Autodesk has been very successful by most measures, i’m sure there’s been lots of patting on the backs and 7 figure stock options exercised.
Anyone seeking honest value out of their products and a true partner would say otherwise.
If you charted on how much i enjoy what McNeel has produced and how they do business it would be on the same trajectory.
I really hope BIM in grasshopper picks up in industry. It’s just such a different way of doing things. We are already trying some things which would never be possible in Revit or even Tekla.
And I am not super surprised that there is lack of innovation. Usually happens with industry incumbents that grow to such sizes and are unable to make quick decisions due to the size of the organization and hierarchy
Together with VisualArq, Rhino makes a nice BIM package, and definitely the most cost effective one. Yet Revit is still much more feature rich. No wonder, AD ist a giant.
What is Rhino’s weak spot, when used for architecture anyway, is everything related to plan graphics/layouts/details. Revit has this super powerful viewport templates to define very granular and precisely what a viewport should display. No way around this when producing complex 2d plans. This is a big topic, and there are many things involved - which have been discussed elsewhere. For my part, this is the area where I’d like to see progress here the most.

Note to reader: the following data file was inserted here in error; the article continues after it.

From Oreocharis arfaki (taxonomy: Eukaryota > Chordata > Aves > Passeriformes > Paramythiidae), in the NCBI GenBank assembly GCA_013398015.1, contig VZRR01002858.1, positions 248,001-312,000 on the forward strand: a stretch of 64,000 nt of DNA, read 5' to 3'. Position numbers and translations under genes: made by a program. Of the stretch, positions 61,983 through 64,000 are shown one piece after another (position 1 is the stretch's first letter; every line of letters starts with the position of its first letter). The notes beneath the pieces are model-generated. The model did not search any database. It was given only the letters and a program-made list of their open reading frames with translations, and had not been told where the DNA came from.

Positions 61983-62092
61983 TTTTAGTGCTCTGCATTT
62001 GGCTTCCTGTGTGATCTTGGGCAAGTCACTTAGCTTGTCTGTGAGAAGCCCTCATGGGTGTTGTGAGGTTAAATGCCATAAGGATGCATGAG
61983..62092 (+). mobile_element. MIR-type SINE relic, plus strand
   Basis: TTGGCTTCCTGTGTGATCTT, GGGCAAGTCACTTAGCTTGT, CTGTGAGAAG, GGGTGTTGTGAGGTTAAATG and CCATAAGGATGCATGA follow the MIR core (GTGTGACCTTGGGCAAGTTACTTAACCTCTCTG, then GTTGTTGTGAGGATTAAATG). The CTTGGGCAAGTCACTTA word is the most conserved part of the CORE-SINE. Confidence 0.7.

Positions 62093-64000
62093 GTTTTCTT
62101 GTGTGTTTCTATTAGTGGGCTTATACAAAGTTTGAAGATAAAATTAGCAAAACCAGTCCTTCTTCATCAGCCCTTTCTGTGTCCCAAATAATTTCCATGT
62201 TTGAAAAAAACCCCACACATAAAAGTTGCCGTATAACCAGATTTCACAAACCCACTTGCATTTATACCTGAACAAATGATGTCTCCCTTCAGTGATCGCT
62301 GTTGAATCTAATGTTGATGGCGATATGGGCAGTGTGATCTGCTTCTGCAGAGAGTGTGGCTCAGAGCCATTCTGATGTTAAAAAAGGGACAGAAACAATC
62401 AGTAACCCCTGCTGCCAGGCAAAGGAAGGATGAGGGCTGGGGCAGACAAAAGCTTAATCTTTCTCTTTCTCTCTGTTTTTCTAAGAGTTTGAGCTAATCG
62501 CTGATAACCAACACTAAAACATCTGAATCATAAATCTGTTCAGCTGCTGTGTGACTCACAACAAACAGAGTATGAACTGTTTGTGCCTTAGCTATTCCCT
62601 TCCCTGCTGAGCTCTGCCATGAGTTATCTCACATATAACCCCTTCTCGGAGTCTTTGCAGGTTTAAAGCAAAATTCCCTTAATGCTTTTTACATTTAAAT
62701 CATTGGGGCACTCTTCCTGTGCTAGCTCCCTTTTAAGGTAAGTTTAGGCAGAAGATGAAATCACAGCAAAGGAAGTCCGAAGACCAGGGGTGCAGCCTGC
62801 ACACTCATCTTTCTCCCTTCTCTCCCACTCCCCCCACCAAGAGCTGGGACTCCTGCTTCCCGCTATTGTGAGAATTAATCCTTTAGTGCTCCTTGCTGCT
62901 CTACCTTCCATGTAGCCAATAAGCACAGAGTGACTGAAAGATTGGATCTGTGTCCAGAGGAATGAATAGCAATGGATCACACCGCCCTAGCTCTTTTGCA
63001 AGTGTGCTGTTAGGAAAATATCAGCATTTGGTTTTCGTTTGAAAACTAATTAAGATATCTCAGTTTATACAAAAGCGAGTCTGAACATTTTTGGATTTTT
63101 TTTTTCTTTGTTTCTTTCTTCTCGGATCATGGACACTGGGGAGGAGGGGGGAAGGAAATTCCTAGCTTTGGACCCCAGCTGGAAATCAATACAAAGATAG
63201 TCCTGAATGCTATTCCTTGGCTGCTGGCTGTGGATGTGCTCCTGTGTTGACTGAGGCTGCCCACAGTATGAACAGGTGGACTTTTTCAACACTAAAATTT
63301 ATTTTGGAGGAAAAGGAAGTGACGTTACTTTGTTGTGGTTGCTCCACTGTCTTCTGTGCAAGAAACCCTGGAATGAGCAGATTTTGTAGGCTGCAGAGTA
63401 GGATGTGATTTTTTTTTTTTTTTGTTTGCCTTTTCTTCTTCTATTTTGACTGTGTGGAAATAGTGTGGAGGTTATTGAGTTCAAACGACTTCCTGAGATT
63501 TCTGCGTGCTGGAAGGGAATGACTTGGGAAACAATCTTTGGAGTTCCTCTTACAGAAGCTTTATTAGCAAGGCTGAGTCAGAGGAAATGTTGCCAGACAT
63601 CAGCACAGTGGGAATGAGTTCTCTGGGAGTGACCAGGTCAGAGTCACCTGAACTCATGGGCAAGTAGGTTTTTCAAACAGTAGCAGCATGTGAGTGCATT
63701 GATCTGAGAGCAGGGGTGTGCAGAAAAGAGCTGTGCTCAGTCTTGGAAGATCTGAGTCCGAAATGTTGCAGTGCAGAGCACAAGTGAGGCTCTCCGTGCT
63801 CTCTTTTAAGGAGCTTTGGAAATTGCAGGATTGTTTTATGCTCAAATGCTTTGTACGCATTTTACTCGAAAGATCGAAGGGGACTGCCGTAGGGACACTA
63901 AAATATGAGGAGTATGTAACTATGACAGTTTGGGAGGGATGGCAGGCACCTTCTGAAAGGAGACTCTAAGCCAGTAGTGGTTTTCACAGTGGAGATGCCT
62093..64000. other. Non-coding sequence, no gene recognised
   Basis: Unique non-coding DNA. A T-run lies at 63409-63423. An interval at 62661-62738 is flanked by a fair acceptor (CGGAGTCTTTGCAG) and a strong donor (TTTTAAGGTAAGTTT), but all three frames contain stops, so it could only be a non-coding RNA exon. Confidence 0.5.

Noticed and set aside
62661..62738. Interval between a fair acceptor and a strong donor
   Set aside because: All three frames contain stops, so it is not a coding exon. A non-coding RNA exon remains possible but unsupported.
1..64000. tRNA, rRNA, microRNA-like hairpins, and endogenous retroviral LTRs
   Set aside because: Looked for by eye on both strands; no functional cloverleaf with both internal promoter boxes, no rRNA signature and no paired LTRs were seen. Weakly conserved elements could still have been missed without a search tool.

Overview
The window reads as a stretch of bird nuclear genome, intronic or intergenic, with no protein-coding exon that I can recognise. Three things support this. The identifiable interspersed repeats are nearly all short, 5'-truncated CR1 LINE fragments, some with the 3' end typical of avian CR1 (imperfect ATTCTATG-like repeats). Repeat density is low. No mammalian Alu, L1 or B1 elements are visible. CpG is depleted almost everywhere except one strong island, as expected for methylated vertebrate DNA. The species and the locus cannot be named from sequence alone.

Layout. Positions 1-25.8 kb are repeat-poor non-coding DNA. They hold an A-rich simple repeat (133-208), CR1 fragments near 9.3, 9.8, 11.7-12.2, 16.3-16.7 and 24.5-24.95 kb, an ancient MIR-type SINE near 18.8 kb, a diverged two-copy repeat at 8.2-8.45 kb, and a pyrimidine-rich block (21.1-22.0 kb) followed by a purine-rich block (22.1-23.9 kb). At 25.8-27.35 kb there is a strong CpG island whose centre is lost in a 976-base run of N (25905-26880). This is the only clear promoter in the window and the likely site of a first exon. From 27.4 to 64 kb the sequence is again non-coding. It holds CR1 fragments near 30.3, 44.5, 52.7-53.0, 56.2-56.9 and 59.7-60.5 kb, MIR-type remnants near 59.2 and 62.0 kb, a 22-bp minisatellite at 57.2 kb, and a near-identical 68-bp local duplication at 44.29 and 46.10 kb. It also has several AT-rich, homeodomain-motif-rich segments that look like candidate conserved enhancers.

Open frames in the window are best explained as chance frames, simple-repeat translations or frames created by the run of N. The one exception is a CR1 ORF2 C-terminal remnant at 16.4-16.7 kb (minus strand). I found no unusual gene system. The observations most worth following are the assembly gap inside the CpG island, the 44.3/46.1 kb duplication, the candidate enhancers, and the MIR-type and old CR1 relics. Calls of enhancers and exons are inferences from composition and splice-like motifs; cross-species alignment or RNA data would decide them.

I’m aware that Rhino is a general purpose 3d application, not just architecture . But even so, producing plans is needed almost everywhere. Also, doing graphic design (Illustrator-like) besides plans is also very desirable. All this is within reach, I’d like to believe.
There are some attractive things about Revit, now that Rhino is Inside.
If you consider what a plan, elevation, section and detail actually are it isn’t too much of a stretch to generate a more data driven custom workflow in Rhino/GH that is far superior to Revit – which many have done, but kept proprietary.
We need more open source workflows, like Front has provided in elefront. Too many companies clamp down on innovations in an effort to gain an edge, which slows things down. I’m a proponent of open source everything, and will gladly share anything i learn to push things forward.
The use of 2D plans varies by industry. My understanding is 2D plans which can be printed are almost universal in architecture and construction of buildings. The use of 2D plans in the auto industry, at least at the the very large auto manufacturer I worked for, essentially vanished close to twenty years go. All designs were communicated with 3D digital data.
Ok, true. In architecture, the good old paper plans will not vanish anytime soon however. Buildings are built by people (not industry robots like for cars), and if the plans were digital, some device on the (dirty) site would be necessary to see them. That’s where the trouble would start. Paper is simple, big enough, lightweight and you can draw on it.
If Rhino is also dedicated to cater for architecture, better tools for plan graphics would be super welcome.
Already this topic brought into discussion
I See. Sorry, will search next time.